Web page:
How cooking with Servants changed my perspective on dignity.

Servants cook Isaac Ackland reflects on 14 months of serving residents at Hamer Court. 

I didn’t plan to work at Servants for long – how plans change!

After all, who wants to spend hours each week preparing meals in a rooming house? To the average person, it doesn’t sound that appealing. But it was a job – and for a cause I cared about. I was burnt out after working endless shifts in my previous hospitality role and this was a good temporary gig to earn an income while I looked for another job.

But now, I’ve been cooking for the residents at Servants’ Hamer Court for more than a year, and I’m grateful for the experience. My perspective has changed as the months have rolled by, and I’ve grown fond of the friendly hellos and cheerful introductions from residents as they enter the dining room and chat with the cook of the day.

I still remember my first shifts: When it was time to serve, the residents queued up in hearty conversation with each other. Even the more introverted nodded and murmured thanks as they accepted a plate.

As cooks arrive for their shift, they connect with residents in the communal dining and lounge areas. At Hamer, you can hear residents yelling out trivia answers at Who Wants to be a Millionaire on TV.

Vulnerability in service

Remembering names has always been a crippling anxiety for me, but after a few shifts, a few stuck in my mind and the others gradually fell into place.

As time went by, I realised the friendly greetings and polite small talk with residents would grow into ongoing relationships and longer conversations as the guys would chat while I chopped veggies or mixed the day’s curry.

Cooking with Servants is unique. You’re employed to prepare a meal, but a big part of the value is putting down the utensils and speaking to these men. Often, a simple question about their day results in a discussion about their mental health, or something else similarly deep.

People are so vulnerable when they connect with someone serving them. Residents have told me about their results from doctor’s appointments, struggles during withdrawals, and their prayers for the future.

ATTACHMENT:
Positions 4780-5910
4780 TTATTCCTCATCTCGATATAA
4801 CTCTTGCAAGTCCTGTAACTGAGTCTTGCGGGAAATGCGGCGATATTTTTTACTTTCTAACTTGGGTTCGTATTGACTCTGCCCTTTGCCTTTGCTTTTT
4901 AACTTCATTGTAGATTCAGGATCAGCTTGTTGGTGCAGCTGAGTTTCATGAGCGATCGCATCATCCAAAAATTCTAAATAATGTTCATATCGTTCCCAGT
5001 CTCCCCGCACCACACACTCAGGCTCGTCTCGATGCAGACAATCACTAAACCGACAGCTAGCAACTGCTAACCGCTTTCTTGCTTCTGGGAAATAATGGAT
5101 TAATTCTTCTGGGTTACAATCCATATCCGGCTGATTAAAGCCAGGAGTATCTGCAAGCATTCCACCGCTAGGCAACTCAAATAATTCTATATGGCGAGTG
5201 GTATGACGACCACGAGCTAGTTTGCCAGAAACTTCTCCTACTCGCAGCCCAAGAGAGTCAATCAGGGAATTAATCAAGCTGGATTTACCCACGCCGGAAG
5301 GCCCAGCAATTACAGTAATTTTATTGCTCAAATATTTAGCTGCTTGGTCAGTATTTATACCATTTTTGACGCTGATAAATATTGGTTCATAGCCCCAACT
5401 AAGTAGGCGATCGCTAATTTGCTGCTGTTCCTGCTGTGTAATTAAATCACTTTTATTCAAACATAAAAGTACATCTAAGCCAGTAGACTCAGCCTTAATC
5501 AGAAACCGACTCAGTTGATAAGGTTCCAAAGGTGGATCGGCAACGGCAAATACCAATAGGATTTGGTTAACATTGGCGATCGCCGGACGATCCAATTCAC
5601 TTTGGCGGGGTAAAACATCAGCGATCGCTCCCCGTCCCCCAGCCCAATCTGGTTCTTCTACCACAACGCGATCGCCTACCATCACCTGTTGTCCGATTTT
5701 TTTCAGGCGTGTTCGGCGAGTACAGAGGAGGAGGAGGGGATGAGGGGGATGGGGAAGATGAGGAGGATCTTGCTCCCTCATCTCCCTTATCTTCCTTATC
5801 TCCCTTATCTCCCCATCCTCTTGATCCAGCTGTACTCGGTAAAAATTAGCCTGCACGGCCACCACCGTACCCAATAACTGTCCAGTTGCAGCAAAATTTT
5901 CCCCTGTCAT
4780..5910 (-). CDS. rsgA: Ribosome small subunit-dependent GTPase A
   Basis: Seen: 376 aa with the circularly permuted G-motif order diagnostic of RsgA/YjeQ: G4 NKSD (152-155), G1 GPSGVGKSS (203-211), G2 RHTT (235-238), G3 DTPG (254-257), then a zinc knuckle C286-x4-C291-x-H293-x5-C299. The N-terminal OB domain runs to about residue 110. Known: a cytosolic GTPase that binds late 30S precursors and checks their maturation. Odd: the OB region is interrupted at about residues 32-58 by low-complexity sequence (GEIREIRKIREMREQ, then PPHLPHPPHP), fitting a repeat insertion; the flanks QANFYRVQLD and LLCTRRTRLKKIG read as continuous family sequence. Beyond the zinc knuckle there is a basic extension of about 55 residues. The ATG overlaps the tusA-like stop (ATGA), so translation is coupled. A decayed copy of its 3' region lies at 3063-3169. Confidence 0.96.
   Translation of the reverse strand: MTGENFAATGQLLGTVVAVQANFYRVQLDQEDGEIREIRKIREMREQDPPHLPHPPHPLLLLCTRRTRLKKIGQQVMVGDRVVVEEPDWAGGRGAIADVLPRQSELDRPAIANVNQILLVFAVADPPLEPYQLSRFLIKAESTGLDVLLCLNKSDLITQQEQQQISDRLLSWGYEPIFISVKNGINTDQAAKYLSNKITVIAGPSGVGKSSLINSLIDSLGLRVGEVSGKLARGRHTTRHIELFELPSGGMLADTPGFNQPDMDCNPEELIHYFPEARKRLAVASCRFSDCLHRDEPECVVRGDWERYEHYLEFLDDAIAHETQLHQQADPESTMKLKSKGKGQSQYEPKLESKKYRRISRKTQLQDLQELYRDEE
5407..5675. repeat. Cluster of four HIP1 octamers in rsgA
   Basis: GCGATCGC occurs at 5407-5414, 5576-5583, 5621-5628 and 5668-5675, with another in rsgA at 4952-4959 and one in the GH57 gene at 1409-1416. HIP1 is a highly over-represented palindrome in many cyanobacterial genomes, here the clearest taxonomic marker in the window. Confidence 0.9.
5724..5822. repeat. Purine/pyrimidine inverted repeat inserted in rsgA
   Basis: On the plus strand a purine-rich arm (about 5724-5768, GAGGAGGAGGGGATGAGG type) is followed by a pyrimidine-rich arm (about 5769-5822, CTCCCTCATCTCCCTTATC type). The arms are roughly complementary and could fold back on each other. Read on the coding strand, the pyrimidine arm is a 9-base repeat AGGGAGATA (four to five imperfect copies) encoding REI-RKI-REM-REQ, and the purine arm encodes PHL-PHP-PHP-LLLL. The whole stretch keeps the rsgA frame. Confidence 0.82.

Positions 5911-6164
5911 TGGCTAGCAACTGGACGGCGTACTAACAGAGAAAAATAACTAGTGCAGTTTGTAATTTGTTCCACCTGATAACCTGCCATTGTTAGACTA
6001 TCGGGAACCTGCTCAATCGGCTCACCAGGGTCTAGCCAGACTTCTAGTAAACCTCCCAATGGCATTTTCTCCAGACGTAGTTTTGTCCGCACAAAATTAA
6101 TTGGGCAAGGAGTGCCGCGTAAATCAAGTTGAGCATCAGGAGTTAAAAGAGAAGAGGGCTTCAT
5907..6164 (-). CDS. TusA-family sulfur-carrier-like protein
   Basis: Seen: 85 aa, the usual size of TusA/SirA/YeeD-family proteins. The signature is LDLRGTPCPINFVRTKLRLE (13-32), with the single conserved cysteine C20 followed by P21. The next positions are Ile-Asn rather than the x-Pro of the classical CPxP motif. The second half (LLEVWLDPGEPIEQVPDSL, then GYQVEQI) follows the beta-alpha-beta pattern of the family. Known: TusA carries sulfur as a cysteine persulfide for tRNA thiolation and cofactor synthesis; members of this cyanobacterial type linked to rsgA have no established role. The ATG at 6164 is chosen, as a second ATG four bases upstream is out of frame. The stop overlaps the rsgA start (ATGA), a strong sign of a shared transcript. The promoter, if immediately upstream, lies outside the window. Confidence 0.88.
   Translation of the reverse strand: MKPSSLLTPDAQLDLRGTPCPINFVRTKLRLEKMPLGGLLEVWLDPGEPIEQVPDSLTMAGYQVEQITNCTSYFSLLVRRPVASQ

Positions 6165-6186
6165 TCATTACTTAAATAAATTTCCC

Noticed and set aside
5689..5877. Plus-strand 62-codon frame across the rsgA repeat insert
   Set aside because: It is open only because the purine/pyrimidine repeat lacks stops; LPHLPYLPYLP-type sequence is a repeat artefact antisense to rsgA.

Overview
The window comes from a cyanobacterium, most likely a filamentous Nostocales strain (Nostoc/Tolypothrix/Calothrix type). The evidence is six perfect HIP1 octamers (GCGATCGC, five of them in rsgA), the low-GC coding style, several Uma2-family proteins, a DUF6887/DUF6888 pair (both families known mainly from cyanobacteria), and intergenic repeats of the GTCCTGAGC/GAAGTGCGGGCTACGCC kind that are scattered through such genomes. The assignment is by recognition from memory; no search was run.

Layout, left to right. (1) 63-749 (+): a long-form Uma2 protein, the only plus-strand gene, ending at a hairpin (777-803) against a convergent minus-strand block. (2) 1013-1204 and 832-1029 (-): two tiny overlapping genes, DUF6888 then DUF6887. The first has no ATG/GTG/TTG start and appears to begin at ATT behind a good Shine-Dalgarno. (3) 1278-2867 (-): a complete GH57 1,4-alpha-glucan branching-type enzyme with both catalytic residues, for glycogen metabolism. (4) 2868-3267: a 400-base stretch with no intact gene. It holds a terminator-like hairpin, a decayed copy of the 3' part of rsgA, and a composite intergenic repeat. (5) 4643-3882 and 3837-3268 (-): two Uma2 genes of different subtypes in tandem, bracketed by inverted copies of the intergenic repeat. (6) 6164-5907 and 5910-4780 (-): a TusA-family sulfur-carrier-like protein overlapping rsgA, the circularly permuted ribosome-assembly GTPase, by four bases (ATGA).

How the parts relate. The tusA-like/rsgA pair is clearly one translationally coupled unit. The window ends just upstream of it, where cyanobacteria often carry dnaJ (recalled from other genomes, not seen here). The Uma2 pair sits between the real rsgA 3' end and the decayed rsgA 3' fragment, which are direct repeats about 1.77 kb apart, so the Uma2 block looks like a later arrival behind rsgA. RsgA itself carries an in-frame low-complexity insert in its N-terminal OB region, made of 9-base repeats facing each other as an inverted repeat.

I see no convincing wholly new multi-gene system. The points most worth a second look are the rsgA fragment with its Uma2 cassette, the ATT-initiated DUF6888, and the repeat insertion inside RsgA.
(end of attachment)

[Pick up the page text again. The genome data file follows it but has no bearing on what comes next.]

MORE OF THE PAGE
Perhaps when a person is feeding you daily, people feel it’s safe to share a little more about what’s going on than just their dietary requirements.


Some of my best conversations have been over a countertop. Or after a compliment for the extra effort to marinate the lamb overnight.

There’s something about the nature of mealtimes that brings people together. Eating is an exercise of trust: that what you eat was prepared well, that you are sitting in commonality with other people looking to recover from the day, and that the conversations over the table will be just as restorative and comforting as the food you experience together.

It’s not always easy. Cooking for 28 men at a time was stressful to learn and still is sometimes. Occasionally I catch some of them in a mood. Occasionally, they catch me in a mood. Sometimes I’m late and they are hungry. Sometimes we don’t say anything as they silently take their plate. You walk the highs and lows together.

Like family, ongoing relationships require patience, acceptance, and forgiveness. On their part and my own.

One of the residents told me mealtimes ultimately glue Servants’ house together where other housing models can’t. All the restlessness and frustrations of a day dissipate when everyone sits down together with full plates, and full bellies help residents settle as they retire to their rooms for the night.

Our cooks provide healthy and nutritious meals six nights per week at our rooming houses.

One of the communal resident kitchen/dining areas at Hamer.

Giving dignity is the reason I stay.

When I make a meal I’m proud of, I get the same gratification as cooking for my family. Their thanks are generous, their compliments are sincere. Their feedback is patient if I burn the gravy. Because the level of care they experience with Servants isn’t always something they are used to. It’s something I feel they deserve.

It’s the reason I’ve been here for over a year. It’s also why I volunteer in a fuller capacity in Servant’s office. The residents’ level of gratitude for the care that everyone should receive at the most basic level is worth more than anything in any hospitality role I have experienced. It’s about dignity.

When he’s not cooking for residents at Hamer, Isaac is studying a double Bachelor of Arts/Bachelor of Commerce at Deakin University, and volunteers additional time in Servants’ communications team.